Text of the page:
Taxpayers can’t afford school district’s plan
Dear Editor: The Kingston schools superintendent tells us that, in the desire of the district to move its administrative offices from the Cioni Building to the former Meagher Elementary School, at a minimum cost of $3.5 million, it won’t cost the taxpayer a penny because the majority of the cost of the move will be paid by taking money from the district’s capital reserve (taxpayer money).
Think about our current exposure in the district revenue stream picture. Hudson Valley Mall, a major player in that stream, has defaulted on a $49 million debt, and the obvious first step in that process is for the district to anticipate a reduction in revenue in the near future. Responsible government functions, example town of Ulster, add money to their reserve to shelter the impact of that event. Not the school district. They TAKE money from reserve to make their dream for better surroundings comforting to us taxpayers.
During the next budget cycle, you will not hear a peep about how this raid on reserve leaves us in a need for a school tax increase. Only then will you hear how they recognized the effect of the Hudson Valley Mall event and the need to “preserve quality education” that makes you pay more.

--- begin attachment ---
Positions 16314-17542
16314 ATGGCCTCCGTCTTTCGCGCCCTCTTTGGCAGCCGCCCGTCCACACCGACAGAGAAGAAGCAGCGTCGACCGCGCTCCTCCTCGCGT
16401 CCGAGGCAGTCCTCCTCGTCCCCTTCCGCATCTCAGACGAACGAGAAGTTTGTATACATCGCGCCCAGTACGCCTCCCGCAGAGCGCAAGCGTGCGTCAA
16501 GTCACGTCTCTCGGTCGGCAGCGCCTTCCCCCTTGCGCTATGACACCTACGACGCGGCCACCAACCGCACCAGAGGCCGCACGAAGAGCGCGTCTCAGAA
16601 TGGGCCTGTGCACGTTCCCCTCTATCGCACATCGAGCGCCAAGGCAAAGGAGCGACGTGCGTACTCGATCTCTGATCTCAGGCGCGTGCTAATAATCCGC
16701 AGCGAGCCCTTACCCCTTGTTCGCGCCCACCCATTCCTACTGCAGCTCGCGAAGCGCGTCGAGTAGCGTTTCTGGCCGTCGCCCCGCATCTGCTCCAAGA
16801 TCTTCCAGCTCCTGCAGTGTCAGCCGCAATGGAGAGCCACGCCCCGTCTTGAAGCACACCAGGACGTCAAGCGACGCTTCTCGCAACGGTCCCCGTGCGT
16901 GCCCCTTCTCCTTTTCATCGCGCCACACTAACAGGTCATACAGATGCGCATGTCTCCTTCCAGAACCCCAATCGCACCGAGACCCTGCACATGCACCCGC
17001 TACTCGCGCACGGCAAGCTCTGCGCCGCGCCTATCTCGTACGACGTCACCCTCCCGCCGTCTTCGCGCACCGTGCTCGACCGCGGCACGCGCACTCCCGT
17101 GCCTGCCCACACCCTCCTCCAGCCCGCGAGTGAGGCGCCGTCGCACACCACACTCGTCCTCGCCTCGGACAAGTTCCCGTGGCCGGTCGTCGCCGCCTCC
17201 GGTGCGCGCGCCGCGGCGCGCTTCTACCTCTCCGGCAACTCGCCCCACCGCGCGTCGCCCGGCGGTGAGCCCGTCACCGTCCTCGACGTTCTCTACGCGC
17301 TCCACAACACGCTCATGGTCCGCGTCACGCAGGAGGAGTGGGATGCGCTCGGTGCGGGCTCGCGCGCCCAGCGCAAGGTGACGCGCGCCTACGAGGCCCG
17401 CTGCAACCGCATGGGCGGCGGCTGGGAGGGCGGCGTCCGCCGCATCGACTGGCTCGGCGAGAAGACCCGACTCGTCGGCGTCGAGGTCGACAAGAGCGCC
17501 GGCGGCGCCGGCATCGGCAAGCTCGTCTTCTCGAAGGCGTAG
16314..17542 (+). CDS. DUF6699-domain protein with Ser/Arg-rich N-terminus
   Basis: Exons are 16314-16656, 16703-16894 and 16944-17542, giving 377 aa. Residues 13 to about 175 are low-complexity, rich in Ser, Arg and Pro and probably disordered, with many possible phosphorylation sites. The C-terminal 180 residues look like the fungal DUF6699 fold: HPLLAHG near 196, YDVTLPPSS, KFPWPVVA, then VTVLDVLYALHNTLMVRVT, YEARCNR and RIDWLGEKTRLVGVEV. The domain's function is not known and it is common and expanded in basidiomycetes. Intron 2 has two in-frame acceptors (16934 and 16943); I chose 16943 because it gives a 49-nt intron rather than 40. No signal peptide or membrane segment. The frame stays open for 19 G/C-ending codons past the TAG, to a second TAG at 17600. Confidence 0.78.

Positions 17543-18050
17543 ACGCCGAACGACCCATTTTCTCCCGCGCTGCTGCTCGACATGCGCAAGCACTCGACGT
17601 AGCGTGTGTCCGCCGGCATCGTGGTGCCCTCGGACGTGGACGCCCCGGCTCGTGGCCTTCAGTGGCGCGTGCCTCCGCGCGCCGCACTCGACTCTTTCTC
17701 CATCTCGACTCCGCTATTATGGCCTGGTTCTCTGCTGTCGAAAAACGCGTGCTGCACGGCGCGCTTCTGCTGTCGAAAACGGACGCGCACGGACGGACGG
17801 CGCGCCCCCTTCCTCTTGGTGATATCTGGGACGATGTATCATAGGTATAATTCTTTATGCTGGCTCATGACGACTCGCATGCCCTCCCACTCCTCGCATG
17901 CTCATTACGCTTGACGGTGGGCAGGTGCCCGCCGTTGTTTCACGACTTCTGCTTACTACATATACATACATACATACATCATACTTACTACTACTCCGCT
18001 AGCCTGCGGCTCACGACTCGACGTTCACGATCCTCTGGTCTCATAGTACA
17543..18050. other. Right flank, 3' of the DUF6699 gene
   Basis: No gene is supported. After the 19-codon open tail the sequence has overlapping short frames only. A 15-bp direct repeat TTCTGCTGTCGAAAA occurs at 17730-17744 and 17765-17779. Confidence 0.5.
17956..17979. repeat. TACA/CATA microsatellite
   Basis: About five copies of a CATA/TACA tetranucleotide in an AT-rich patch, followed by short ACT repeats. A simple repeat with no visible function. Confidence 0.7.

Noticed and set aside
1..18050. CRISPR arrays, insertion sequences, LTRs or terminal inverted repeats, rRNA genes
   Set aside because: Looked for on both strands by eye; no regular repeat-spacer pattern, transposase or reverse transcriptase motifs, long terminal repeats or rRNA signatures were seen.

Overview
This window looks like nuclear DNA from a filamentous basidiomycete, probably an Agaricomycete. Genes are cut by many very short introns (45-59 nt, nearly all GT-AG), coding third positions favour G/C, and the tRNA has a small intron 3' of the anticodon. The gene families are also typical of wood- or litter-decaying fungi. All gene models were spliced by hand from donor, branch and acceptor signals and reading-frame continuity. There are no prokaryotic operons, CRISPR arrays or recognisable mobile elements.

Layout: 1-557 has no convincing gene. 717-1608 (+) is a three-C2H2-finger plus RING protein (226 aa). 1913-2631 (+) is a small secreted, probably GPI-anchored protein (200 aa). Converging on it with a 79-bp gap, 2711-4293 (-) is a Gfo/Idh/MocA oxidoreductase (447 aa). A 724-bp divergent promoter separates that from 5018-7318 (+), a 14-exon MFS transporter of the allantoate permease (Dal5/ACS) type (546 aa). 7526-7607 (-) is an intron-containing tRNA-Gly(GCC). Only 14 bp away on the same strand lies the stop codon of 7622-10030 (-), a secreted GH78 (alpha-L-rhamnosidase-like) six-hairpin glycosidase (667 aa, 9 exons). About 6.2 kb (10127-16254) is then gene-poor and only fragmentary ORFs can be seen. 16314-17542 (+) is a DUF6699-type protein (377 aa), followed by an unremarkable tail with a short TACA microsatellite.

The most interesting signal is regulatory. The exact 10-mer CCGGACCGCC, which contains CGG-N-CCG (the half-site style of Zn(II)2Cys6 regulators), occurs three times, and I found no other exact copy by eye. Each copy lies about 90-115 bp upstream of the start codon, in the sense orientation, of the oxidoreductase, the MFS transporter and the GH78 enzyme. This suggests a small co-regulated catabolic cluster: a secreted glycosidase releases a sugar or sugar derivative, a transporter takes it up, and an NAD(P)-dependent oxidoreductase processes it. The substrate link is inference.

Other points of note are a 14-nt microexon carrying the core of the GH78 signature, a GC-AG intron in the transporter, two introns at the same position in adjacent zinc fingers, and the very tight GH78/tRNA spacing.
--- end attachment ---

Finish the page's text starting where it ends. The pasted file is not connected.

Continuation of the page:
The only good news I read in Superintendent Paul Padalino’s press release is that, because of the reason for the raid on the reserve, it requires taxpayer approval. I’ve given up on trying to instill fiscal responsibility into the thinking of administration and school board and, for that matter, the reality that this community has no more money to finance your dreams and untested notions and concepts.
Be assured, when the district presents its next budget for approval, it will definitely have an increase in what you will pay, with the explanation “We have to rebuild our reserve to anticipate changing revenue sources.”
When the district puts a vote before you to move reserve money to pay for the move, vote “no.” Step one in control of an out-of-control spender is not to give them the money in the first place.
Ronald Dietl, Kingston